Ludwig Tieck als Bücherkäufer

Provenienzforschung innerhalb der Bibliotheca Tieckiana

  • Paul Ferstl (Autor/in)
  • Theresa Mallmann (Autor/in)

Identifier (Artikel)


Since 2014, the research project Ludwig Tieck’s Library. Anatomy of a Romantic Comparatist Book Collection (FWF P32038; directed by Achim Hölter) has conducted the virtual reconstruction of the library of German romanticist Ludwig Tieck (1773-1853). It contained 17.000 volumes and was auctioned in Berlin in 1849/50. Several major European libraries took part in the auction, as well as numerous individuals. We have located about 5.000 of the volumes as documented in the auction catalogue and within Tieck’s correspondence at 23 European libraries, and we have recorded our findings in a database in accordance with current bibliographic standards. The project was and is – not exclusively, but to a large extent – a huge endeavor of provenance research. Extensive holdings were examined and checked for Tieck’s ownership in libraries that are proven to have purchased books in the auction of 1849/50. In the course of our examinations, we recorded bibliographical information and essential material attributes, as well as all indications of former ownership and use. Along with this description and recording of Tieck’s book possessions in a database so central to the project, our endeavors also resulted in an overview of the previous owners of Tieck’s books, of his buying practices as a client of European antiquarians supplying him with books, and of the auction and other catalogues he consulted. All this information offers a detailed insight into Tieck’s European (antiquarian) book trade network in the first half of the 19th century. In this paper, we present these findings along with an overview of the provenance of books within Tieck’s library, and thus in-depth information on the systematics of his “bibliomania”.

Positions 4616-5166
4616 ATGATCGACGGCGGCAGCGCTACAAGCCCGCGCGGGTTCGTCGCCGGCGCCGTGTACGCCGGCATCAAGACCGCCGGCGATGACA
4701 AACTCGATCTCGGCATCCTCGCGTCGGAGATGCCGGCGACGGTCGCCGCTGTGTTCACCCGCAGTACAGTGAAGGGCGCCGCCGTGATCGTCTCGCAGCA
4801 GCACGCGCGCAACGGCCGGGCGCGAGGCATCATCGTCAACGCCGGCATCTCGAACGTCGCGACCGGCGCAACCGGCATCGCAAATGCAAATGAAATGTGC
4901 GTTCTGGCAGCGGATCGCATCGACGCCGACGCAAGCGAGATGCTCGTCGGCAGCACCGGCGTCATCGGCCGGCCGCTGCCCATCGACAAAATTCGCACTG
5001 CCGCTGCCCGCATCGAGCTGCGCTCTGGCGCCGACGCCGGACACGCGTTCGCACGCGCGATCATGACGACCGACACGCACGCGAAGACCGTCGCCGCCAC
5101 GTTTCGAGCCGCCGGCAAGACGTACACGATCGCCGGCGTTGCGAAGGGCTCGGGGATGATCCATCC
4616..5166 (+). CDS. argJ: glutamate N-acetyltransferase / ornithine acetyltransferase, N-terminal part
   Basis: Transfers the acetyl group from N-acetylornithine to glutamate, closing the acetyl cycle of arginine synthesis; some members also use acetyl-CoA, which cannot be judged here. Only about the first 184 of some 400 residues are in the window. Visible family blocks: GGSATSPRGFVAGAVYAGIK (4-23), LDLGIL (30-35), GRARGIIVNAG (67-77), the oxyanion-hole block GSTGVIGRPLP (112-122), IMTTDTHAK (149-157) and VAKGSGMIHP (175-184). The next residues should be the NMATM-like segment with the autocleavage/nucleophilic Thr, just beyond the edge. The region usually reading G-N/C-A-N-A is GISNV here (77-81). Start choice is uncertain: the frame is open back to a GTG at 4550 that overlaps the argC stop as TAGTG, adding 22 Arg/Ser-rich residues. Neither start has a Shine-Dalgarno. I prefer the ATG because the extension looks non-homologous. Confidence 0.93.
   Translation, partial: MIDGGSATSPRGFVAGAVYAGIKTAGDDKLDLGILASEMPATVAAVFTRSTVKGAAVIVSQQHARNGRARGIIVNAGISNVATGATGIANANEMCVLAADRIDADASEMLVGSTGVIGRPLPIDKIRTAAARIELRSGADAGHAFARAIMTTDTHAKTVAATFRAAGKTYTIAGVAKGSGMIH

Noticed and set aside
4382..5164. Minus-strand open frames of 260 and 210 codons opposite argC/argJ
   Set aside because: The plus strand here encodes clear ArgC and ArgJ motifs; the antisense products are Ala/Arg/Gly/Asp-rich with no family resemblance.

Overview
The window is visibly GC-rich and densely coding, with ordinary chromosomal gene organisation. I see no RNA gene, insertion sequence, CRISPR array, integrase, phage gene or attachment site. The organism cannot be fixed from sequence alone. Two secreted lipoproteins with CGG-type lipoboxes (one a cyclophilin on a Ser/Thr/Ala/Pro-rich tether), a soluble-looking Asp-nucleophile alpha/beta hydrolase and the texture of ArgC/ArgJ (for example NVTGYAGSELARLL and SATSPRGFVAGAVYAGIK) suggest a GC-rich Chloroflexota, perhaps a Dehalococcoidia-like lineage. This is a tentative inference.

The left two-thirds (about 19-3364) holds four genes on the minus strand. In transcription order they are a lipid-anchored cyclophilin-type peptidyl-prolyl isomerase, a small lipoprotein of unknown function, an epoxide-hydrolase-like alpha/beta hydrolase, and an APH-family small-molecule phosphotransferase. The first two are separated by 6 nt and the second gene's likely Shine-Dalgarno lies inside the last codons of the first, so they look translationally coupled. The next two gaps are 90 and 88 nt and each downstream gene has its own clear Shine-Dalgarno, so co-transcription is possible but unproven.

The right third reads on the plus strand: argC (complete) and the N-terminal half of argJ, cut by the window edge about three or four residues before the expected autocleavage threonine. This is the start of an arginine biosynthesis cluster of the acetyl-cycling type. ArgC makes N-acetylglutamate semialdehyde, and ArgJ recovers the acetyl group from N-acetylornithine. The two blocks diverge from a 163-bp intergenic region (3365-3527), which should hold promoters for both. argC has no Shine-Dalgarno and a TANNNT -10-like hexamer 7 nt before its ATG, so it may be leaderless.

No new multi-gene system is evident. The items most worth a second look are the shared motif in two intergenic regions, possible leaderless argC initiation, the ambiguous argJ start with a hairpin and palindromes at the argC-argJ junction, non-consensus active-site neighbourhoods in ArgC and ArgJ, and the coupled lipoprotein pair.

Keywords: Ludwig Tieck; book acquisition; book auction; library history; provenance research


Ludwig Tieck, book acquisition, book auction, library history, provenance research